“People who know me know not to bet against me,” Matt Goss says with a flash of Hollywood smile. As someone who has experienced his fair share of professional highs and lows, and who has also maintained a long-running weekly residency in Las Vegas, London-born Goss knows a thing or two about beating the odds.
His first big win came with Bros, the British pop act that he formed as a teenager alongside twin brother Luke and school friend Craig Logan. Although Bros failed to break in America, the group was hugely successful in the late ’80s throughout Europe, where it scored a string of multiplatinum albums and hit singles, including “When Will I Be Famous?” and the 1988 U.K. No. 1 “I Owe You Nothing.”
After Bros disbanded in 1992, Goss released his first solo set, “The Key,” in 1995. But poor financial management cost him dearly. “I lost a ton of money,” confesses the singer, now a youthful-looking 44. “But the Brit in me got up, dusted myself down and I went out and rebuilt my industry in another country.”
Relocating to Los Angeles in the late ’90s, Goss started afresh in 2009 with a weekly residency at the Lounge at the Palms in Las Vegas. Co-produced by Pussycat Dolls creator Robin Antin, the Rat Pack-inspired show was an immediate hit, leading the Los Angeles Times to call Goss “the best new act in Vegas.” The show transferred to Caesars Palace the following year, with the singer taking over the famous Cleopatra’s Barge lounge, renamed “the Gossy Room” for the occasion.
Now entering his fifth year in Sin City, Goss credits the experience with inspiring his forthcoming domestic major-label debut, “Life You Imagine.” “I’ve learnt through playing Caesars that I can just be myself,” the charismatic, smooth-voiced crooner says.
Arriving Oct. 7 in the United Kingdom on Decca Records, “Life You Imagine” will make its domestic bow in early 2014 on Virgin Records. Produced by Ron Fair — who previously steered the careers of Christina Aguilera and the Black Eyed Peas, and was appointed Virgin Records chief creative officer/executive VP in January — the record is a mix of big band swing and contemporary-sounding soul that pays respectful homage to the Rat Pack era. Notably, the album features only two covers: a seductively languid “There’s Nothing Like This” (originally by Brit soul singer Omar) and a jazz reworking of Bros’ “When Will I Be Famous?”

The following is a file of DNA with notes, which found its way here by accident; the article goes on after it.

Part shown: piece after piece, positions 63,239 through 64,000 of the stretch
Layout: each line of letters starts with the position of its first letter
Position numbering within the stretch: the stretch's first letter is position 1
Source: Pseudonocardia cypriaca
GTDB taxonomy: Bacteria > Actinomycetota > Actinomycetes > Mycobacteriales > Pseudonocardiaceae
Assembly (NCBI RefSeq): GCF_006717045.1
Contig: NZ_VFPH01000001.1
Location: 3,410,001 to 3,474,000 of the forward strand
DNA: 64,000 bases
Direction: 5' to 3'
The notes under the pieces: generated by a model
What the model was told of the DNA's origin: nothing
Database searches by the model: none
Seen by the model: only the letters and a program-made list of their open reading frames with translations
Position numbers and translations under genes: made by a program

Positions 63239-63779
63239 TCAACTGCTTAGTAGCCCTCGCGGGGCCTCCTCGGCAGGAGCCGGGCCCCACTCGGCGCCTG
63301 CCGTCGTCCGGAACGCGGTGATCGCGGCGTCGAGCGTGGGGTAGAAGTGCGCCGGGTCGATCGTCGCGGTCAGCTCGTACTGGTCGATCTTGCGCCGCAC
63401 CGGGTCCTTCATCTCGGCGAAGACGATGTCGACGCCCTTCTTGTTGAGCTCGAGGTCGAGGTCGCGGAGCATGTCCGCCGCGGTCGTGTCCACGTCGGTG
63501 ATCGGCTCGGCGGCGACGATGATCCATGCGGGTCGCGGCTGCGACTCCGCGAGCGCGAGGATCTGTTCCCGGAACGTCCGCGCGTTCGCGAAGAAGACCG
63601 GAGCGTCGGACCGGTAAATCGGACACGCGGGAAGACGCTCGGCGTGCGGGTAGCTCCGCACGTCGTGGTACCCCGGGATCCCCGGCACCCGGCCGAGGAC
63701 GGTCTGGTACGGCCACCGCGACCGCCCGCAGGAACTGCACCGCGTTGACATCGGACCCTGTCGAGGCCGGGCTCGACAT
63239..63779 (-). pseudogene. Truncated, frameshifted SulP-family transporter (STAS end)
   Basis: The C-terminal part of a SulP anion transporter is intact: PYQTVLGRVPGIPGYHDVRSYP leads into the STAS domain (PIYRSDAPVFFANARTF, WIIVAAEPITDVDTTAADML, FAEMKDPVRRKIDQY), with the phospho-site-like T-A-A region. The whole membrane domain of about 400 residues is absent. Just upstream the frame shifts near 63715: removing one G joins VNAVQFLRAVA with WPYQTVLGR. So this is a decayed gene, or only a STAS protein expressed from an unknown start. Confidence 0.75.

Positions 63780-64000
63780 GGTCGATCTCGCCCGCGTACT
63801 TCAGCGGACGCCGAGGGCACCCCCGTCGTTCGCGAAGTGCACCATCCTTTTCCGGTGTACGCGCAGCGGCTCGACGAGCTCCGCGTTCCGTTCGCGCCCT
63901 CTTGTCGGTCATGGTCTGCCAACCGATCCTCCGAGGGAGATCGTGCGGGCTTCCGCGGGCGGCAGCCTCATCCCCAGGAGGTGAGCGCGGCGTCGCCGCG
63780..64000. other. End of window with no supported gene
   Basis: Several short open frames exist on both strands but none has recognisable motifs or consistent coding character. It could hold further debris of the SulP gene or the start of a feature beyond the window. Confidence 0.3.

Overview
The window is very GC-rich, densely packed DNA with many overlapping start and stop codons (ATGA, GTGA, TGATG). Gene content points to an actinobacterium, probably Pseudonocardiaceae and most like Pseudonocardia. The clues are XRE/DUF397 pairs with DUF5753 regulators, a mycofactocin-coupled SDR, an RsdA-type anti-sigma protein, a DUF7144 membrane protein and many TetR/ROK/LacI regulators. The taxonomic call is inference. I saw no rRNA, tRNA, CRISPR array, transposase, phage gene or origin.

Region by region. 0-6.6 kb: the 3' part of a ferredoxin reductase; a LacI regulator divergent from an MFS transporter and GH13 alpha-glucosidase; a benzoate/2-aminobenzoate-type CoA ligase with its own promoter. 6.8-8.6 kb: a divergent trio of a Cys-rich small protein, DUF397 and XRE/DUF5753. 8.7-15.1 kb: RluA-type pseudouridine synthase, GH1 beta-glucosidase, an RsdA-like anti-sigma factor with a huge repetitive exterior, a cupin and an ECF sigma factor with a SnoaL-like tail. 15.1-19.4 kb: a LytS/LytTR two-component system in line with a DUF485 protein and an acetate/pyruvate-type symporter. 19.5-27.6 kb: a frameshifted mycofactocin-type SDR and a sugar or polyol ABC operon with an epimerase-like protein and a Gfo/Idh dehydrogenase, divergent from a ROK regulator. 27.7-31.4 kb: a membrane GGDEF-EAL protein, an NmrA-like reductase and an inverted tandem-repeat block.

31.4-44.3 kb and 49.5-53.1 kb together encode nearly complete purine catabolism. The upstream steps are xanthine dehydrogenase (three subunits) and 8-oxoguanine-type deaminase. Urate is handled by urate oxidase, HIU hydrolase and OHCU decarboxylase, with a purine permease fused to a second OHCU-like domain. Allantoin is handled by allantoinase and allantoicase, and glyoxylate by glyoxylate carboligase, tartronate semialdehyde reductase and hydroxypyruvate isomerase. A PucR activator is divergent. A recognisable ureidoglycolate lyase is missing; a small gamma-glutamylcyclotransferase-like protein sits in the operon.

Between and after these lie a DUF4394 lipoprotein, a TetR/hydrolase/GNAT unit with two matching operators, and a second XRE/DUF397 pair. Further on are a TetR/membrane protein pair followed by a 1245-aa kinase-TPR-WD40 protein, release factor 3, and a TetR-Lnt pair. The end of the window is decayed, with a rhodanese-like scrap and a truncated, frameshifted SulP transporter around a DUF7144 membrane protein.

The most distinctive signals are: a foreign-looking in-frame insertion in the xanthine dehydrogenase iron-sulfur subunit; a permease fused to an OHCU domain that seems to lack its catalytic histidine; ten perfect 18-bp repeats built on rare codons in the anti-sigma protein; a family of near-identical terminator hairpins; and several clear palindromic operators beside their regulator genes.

“When I first met Matt I told him that I’m not interested in producing another handsome guy doing ‘Fly Me to the Moon’ in a tux with an open bow tie. I only want to do this if we are going to do your music,” says Fair, who came onboard after hearing Goss’ original song demos. At the time, neither Goss nor Fair were attached to a label and drew upon the support of angel investor Armen Boladian (founder of Detroit-based Westbound Records) to fund recording costs, which included hiring a 26-piece brass section and full orchestra.
“This project was always a labor of love,” Fair says of the record, which was recorded during a two-year period, split between Los Angeles’ Record Plant and Fair’s home studio, dubbed “the Sweat Box” by Goss. “Every day we were temple to temple, butting heads in the best way possible to make the album of our lives,” the artist says.
Fortuitously, Fair received his executive appointment at Virgin around the time that mixing of “Life You Imagine” was completed. Capitol Music Group chairman/CEO Steve Barnett was presented with the record and shared Fair’s enthusiasm for the project. “The stars all aligned,” says Vector Management co-president Jack Rovner, who manages Goss alongside Peter Rudge at Proper Artist Management in the United Kingdom.
Setup for the campaign began with a lavish live showcase at London’s Cafe de Paris on June 26, for which Goss transferred his Vegas show to the British capital. He returns to the venue for a four-date residency Oct. 3-9, with a number of prime-time TV slots booked for street week, including BBC 1’s “Strictly Come Dancing.”
“Matt has delivered a sensational album and we’re feeling very confident. There is no one else like him in the market,” Decca Records GM Rebecca Allen says. Rovner is equally optimistic about “Life You Imagine” building a strong U.K. sales base before rolling out internationally next year. “Matt’s the kind of artist that women love, and guys want to be him and have his swagger and cool,” Rovner says, eyeing a first-quarter domestic launch supported by high-profile TV appearances and live dates.
“I’ve definitely earned my stripes,” Goss says. “But to me, it’s about right now and tomorrow. With this record I wanted to create a body of new work that will hopefully become modern standards.”